Christmas meant real Christmas trees for my family. Then my husband got a fake one.

My origin story begins on Christmas Eve. My parents met on December 24th on a southbound train. When they married a decade later, it was at the end of January, but neither of them could remember which day. They always regarded Christmas Eve as their anniversary.

The run-up to Christmas Eve each year filled our house with excitement. My parents’ faces softened; they laughed more. That night we got dressed and went to my grandparents house for cocktails and dinner.

I once asked my mother if we could have silver glitter icicles, after seeing them at a friend’s house. The answer was a definite no.

The cousins ​​I only saw once a year were there. My aunt made the same shrimp hors d’oeuvre and served it with the same crackers. My uncle always had a tie to carve the turkey. The tree twinkled with colored lights and ornaments. It felt like the party scene from The Nutcracker.

I’ve always loved Christmas trees and there’s nothing like the smell of a freshly cut evergreen to evoke those memories. Two miles down the road we had the same type of tree flashing away by our own house. I remember unwrapping the decorations as a child and greeting them like old friends. We had beautiful ones that people gave as gifts, and we handmade the ones at school.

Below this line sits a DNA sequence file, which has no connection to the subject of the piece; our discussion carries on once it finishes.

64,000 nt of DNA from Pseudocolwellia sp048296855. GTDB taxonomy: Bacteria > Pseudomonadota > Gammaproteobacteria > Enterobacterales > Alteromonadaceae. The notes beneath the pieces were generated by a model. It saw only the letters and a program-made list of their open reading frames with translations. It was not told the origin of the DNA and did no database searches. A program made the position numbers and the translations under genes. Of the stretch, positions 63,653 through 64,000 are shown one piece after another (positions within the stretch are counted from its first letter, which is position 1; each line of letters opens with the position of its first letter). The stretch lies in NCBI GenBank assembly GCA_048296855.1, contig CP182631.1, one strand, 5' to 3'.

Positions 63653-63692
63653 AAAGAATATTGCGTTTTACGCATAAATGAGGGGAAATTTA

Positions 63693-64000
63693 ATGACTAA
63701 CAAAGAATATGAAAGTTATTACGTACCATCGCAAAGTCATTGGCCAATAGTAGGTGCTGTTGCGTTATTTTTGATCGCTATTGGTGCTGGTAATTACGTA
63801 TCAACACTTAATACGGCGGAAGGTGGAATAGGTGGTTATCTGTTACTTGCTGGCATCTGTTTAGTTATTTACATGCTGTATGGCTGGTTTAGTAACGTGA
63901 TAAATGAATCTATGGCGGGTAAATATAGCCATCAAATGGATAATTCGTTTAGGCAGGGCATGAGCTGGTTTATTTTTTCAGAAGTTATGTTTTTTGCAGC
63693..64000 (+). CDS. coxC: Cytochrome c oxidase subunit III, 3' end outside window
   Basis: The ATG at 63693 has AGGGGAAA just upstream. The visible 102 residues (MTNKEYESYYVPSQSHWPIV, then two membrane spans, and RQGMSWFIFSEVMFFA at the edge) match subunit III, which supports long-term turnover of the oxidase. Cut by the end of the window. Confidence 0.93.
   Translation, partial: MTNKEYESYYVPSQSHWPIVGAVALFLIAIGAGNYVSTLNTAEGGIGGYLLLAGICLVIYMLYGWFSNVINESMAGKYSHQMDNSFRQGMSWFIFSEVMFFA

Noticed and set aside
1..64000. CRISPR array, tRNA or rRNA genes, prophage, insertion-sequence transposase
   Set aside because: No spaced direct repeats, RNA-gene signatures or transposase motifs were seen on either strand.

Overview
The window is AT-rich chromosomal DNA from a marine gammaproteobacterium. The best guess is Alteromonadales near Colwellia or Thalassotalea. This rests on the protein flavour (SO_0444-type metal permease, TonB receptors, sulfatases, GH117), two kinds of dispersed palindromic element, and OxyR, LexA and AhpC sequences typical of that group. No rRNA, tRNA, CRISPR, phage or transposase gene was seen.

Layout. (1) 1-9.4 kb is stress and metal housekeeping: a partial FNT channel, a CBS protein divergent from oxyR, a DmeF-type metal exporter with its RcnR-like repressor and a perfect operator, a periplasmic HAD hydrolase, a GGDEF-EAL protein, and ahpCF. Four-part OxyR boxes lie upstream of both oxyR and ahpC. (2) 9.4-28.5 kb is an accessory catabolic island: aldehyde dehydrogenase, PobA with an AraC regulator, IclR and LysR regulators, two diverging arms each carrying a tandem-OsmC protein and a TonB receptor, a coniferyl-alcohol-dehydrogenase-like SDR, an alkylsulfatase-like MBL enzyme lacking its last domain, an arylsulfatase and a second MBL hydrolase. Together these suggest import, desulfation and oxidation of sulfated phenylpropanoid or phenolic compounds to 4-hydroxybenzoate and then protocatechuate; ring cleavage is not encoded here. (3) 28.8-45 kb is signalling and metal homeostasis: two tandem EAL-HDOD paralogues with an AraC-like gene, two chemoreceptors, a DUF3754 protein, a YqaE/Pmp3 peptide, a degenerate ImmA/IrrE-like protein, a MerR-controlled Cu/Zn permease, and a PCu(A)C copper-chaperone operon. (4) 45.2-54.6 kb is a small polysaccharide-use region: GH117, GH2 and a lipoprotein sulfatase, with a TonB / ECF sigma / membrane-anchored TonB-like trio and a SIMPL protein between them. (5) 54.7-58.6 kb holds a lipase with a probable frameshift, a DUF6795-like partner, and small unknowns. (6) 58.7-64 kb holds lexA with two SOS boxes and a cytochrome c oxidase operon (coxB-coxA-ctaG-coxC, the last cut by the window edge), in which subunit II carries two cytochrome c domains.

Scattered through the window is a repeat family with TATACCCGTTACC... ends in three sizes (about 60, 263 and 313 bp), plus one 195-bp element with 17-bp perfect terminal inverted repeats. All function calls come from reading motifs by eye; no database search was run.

I once asked my mother if we could have silver glitter icicles, after seeing them at a friend’s house. The answer was a definite no. I remember a disparaging comment about them getting all over the place.

When my brother had kids, we started driving to his house on Christmas Eve to be with them. Finally, I was able to forgive my sister-in-law for using little white candles on their tree. Marriage is a compromise: I love everything else about her, and she makes an excellent Christmas breakfast. Their house feels very Sugar Plum Fairy.

The author's and brother's Christmas trees.
The author’s Christmas tree, on the right, and his brother’s.Item from Elizabeth Gray

Imagine then, if you will, my face when my new husband came through the door of our house one day in 2003 and announced that he had bought a Christmas tree. The tree he presented was made of silver glitter. In a box. Which he bought at Urban Outfitters. For $19.99.

He had bought a fake tree.

It appears to be an error, I thought, about whom I have married. Is he a fake three person?

I remember reading that Joan Didion wanted to marry John Gregory Dunne after she visited the family house and found a closet full of pressed organdy cloths. She knew these were her people.

This was the opposite of that.

It is clear that the marriage was doomed. I would use the fake tree as Exhibit A in court arguing about our inevitable divorce.

However, asking for a divorce during the holidays is bad manners. My plan was to survive Christmas with this person I didn’t know and try to be as civil as possible. I could call a lawyer in January.

Unbeknownst to me, my soon-to-be-ex-husband excitedly talked about the tree.

“Isn’t that cool?” he asked. “It’s so 70s! I love it.”

I smiled thinly.

“This way we don’t kill a tree,” he added.

Oh, right, I thought. I tell myself that I care about the environment…until its preservation upsets my delicate sensibilities.

I made a couple of other observations about myself that Christmas.